-- the University of Oregon women are widely believed to be the best program in NCAA history. They struggled a bit today, though: Olympians Deajah Stevens, No. 2 in the NCAA this year; and Ariana Washington, the defending NCAA outdoor champion, had to advance to the 100m finals on time. Stevens later earned her bid to the 200m finals by winning her heat outright, but Washington, also the defending NCAA champion for 200m, again advanced on time. Not a good look for two women who many considered capable of sweeping both the 100m and the 200m. There were a few other close calls for Oregon: NCAA 60m hurdles champion Sasha Wallace was the last one in on time to the 100m hurdles final, and Elexis Guster is the third-ranked quarter miler in the NCAA this year but had to wait out a time qualifier to the final.

-- Georgia got some much-coveted points on the board with an impressive 1-2 sweep from freshman Kate Hall and junior Keturah Orji, who recorded best marks of 6.73m and 6.71m, respectively. Both women retained their placements despite fouling out on three of six attempts including their final attempts.

-- The above developments helped the Bulldogs narrow the gap between themselves and the Ducks. Saturday's finals just got a little more interesting...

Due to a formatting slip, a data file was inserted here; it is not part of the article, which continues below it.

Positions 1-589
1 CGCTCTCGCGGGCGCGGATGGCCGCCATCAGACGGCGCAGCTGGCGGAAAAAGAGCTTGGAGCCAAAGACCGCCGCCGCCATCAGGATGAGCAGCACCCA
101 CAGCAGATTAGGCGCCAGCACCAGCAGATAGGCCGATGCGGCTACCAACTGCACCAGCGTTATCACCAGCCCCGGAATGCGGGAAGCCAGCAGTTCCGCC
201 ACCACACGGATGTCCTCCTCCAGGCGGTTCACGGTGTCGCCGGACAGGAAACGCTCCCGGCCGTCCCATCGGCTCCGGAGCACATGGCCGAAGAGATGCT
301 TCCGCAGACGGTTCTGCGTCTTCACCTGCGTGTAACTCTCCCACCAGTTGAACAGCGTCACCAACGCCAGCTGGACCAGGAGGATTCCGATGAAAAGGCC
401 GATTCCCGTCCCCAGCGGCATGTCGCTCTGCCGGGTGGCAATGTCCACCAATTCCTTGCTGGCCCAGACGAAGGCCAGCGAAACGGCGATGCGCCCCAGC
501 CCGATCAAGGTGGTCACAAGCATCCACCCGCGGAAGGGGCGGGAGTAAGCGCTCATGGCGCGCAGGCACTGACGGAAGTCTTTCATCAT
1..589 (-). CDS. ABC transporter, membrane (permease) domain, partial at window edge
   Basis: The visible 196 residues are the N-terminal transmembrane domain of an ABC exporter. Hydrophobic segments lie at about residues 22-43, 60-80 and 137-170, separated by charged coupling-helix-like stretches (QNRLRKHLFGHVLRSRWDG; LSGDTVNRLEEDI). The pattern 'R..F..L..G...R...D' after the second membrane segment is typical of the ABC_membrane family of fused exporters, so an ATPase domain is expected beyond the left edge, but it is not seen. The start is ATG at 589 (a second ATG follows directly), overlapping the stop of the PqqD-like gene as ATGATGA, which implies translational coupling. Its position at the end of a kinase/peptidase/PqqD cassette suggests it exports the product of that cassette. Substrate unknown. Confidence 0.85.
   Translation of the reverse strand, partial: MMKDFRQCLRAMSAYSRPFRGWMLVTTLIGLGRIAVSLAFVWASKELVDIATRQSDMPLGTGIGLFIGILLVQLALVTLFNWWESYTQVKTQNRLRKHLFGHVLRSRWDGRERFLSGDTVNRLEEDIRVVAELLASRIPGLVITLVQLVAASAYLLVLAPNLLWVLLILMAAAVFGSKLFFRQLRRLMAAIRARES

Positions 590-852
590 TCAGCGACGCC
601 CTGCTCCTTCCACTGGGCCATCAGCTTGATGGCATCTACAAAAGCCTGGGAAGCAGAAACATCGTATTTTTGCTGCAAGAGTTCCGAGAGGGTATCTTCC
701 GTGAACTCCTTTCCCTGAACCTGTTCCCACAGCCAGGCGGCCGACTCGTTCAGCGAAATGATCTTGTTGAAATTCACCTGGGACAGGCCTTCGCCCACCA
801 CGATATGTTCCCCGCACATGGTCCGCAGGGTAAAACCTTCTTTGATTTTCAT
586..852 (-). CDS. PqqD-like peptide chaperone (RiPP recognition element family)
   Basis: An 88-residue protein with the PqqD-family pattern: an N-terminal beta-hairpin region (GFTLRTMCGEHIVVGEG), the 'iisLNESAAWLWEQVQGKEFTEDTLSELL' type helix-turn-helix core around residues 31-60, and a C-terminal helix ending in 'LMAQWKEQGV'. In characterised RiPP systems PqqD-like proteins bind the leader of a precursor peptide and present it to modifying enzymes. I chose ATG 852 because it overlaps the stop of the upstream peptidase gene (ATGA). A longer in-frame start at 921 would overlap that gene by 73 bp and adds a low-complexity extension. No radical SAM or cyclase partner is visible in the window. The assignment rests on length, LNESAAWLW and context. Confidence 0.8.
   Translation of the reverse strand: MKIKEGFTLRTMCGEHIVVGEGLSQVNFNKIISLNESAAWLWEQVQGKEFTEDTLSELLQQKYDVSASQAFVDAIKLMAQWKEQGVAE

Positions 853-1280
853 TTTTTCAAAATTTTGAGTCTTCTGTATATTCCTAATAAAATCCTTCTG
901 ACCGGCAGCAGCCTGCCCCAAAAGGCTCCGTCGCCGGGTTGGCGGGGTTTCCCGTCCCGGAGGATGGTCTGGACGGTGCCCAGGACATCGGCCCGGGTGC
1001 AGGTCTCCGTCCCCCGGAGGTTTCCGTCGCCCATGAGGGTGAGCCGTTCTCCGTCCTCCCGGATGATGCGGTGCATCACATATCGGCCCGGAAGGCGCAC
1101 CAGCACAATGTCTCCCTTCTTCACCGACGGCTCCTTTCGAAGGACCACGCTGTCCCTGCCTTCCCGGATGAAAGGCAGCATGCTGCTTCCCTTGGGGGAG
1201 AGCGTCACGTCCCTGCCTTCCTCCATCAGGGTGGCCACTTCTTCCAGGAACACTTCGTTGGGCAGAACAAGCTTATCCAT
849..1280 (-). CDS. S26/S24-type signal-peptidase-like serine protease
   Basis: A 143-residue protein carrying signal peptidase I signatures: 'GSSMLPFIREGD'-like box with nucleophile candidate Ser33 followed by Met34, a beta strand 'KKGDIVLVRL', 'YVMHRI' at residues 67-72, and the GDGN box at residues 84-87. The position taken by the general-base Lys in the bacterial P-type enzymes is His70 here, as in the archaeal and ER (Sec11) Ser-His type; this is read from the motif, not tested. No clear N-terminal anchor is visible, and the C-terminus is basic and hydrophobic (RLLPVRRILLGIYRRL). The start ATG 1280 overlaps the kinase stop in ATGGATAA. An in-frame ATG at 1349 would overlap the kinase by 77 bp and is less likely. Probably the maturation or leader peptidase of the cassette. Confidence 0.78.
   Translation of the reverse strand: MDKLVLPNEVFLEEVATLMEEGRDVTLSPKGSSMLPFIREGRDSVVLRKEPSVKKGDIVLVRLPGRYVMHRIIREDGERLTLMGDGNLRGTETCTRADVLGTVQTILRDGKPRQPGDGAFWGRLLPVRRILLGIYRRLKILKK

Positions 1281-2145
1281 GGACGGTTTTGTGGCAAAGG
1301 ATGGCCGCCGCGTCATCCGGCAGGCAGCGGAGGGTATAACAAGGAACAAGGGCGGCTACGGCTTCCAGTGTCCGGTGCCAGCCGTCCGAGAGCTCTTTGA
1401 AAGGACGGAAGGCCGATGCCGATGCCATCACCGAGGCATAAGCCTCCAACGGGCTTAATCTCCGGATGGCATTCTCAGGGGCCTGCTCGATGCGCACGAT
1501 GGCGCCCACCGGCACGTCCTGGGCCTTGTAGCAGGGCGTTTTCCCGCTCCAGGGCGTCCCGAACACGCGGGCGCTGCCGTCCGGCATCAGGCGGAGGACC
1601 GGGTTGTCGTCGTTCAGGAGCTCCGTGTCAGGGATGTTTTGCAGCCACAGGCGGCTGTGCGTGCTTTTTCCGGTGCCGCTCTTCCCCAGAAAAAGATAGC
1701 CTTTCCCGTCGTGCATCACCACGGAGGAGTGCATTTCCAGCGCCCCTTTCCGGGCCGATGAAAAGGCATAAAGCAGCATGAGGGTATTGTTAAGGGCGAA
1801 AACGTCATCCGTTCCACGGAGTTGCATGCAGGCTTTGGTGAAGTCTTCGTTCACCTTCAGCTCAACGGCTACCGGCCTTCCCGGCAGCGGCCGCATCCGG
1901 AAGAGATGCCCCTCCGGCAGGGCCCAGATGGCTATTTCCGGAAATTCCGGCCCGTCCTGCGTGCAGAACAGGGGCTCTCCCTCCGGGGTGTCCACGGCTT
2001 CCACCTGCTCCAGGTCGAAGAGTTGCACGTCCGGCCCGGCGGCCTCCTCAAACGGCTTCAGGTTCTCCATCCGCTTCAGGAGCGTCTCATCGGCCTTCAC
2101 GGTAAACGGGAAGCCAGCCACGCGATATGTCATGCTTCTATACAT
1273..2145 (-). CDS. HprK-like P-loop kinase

-- In a year that saw both the University of Oregon and LSU women set the NCAA record in the 4x100m, neither team will win the NCAA title. In fact, neither team will even make the NCAA final! At least LSU advanced past the Prelims. Oregon switched their line-up at the West Prelims to account for missing star Hannah Cunliffe, and were disqualified due to running out of their zone on the second exchange. Today, LSU was disqualified in the prelim after running out of the first exchange zone. 

-- Kaela Edwards was a major casualty in the women's 1500m semi-final. The senior at Oklahoma State placed sixth in her heat in 4:19.4, one spot out of advancing automatically. She was one of four NCAA champions entered in the 1500m this weekend; the four-time All-American won the 2016 NCAA indoor mile title and set the NCAA record for 1K this year in 2:40.79. 

-- Jazmine Fray of Texas A&M did not advance to the 800m final. The NCAA indoor record holder led the third heat through the fastest splits of the day (27.4, 59.57), but Oregon's Brooke Feldmeier broke the field open with a potent kick in the final curve and Fray lost her grip behind Hanna Green of Virginia Tech, Shea Collinsworth of BYU and Courtney Clayton of Vanderbilt. Fray was the third woman out by time, with her time of 2:05.70. The sophomore was fourth indoors at NCAAS this year, but has never made an outdoor final. She set the indoor record at 2:00.69 at a Clemson meet in early February.

-- Lexi Weeks, who became the third-best pole vaulter in NCAA history last year as a freshman and qualified to the Olympic Games, again settles for less than a win. She improved on her seventh-place performance from indoors but couldn't quite seal the deal in a jump-off vs. Kentucky's Olivia Gruver. The fellow sophomore was third at indoor NCAAs, but no heighted at this spring's SEC Championships. She improved her PB from 4.49m to 4.50m to take the win over Weeks, who cleared 4.45m for second.

Read more event by event updates here.